Bronchoscopic interventions, such as bronchial blockers, endobronchial instillation, electrocautery, argon plasma coagulation or even bronchial stents are a mainstay of therapy. However, their efficacy is limited in recurrent or massive haemoptysis. Bronchial artery embolisation has evolved from its initial report in 1977 [4] to a definitive first-line treatment, particularly in massive or recurrent haemoptysis. As most tumour feeding vessels are at least in part supplied from the bronchial arteries, this approach has proved to be highly effective. However, one has to be aware of numerous anatomical variants. Bronchoscopy before embolisation is useful for identifying the site of bleeding, but CT-angiography is as effective as bronchoscopy for revealing the site and is more effective than bronchoscopy in diagnosing the cause of bleeding and mapping the way of a bronchial artery embolisation procedure [5]. From our experience, CT angiography makes the procedure more efficient and supports quick catheter placement. According to the literature, CT and bronchoscopy are comparable in identifying the site of bleeding.


Prior to bronchial artery embolisation, a brief neurologic examination should be performed to establish a baseline. The selective angiograms need to be reviewed meticulously for the presence of spinal artery branches. Their inadvertent embolisation has to be avoided, as spinal infarction is the most dreaded complication. This is the same reason that small particles and liquid agents such as alcohol are contraindicated. In addition to particles or gelfoam, the administration of chemotherapy to the tumour feeding arteries has also been reported. Further technical details will be discussed in the ET 2022 presentation (Figure 1).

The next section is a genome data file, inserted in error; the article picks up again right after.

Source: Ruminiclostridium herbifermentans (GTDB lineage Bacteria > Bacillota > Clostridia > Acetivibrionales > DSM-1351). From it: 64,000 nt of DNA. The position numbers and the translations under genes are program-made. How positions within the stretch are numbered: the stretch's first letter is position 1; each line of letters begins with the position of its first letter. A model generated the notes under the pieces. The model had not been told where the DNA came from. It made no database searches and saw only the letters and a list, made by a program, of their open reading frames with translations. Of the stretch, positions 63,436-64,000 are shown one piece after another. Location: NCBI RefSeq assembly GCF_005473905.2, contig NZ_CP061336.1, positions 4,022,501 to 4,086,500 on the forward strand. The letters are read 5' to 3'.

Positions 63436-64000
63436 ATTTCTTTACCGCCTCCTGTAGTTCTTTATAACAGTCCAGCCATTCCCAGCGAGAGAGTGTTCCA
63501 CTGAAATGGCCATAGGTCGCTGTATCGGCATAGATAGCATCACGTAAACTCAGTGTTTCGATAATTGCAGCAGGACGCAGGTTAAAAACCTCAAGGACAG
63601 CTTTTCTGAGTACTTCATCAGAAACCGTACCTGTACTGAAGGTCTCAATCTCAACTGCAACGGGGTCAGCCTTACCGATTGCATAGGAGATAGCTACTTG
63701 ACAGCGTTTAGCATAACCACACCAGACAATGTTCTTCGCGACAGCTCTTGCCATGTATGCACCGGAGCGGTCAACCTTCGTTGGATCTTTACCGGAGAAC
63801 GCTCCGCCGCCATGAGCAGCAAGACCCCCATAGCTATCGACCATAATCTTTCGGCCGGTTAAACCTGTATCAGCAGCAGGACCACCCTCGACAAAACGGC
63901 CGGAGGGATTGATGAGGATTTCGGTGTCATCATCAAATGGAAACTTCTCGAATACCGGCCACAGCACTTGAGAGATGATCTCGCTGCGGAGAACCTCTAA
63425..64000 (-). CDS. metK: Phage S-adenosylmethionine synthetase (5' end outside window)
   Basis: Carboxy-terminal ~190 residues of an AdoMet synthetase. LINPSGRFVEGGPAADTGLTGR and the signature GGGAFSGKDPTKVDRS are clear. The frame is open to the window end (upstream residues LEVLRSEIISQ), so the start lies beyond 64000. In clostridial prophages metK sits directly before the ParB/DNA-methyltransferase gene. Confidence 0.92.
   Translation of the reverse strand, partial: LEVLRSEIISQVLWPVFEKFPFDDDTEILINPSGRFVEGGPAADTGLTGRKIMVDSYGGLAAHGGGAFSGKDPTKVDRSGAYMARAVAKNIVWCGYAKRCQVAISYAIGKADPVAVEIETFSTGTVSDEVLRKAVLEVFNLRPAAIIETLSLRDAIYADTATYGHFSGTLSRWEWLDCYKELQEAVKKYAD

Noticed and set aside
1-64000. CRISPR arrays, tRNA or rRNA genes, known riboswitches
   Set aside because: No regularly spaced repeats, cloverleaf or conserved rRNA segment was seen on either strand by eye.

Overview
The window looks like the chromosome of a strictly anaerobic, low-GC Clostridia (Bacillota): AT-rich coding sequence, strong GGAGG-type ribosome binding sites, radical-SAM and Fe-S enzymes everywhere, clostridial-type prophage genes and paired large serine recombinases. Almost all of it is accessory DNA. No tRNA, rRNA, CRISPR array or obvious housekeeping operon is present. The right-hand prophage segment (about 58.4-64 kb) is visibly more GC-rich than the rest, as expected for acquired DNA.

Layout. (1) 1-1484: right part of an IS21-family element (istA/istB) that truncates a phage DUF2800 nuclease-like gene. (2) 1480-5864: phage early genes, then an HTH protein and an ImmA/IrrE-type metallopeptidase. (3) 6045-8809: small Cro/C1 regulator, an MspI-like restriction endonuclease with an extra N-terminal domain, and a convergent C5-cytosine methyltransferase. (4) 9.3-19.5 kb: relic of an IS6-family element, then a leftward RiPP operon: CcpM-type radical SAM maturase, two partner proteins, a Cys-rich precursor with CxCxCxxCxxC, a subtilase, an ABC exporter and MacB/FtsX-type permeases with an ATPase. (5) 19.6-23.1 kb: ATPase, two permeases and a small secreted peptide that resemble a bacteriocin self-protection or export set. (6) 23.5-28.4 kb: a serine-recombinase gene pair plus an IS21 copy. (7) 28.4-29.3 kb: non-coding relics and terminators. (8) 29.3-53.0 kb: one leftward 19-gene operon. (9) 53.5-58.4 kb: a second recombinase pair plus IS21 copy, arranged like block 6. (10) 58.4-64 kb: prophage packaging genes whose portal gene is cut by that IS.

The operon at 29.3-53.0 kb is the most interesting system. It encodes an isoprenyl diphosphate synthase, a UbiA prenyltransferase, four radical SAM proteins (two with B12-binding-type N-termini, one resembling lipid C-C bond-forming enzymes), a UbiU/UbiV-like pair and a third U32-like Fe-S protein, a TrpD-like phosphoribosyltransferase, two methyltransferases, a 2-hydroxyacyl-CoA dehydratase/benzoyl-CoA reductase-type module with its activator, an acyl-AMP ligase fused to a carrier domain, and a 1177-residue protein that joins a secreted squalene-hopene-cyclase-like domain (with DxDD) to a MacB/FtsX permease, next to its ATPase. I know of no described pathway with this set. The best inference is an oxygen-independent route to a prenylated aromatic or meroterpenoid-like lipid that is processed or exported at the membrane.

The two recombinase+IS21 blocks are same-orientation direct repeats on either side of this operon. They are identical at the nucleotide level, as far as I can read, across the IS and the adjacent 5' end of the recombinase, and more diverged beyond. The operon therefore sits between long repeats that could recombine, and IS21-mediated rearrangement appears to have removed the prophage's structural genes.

The primary clinical success rate (defined as bleeding control) of bronchial artery embolisation in malignant lung disease is about 80% [6,7]. However, recurrent bleeding is a particular problem in malignant lung disease and may be observed in up to 50% of patients [8]. Most re-bleedings will occur during the first month after the procedure.


Postembolisation syndrome is common after bronchial artery embolisation. Its symptoms, including fever, leucocytosis and pleuritic chest pain, are treated symptomatically. Complications are infrequent and include ischaemic myelitis, bronchial wall necrosis and, in rare cases, pulmonary infarction from non-target embolisation.

Figure 1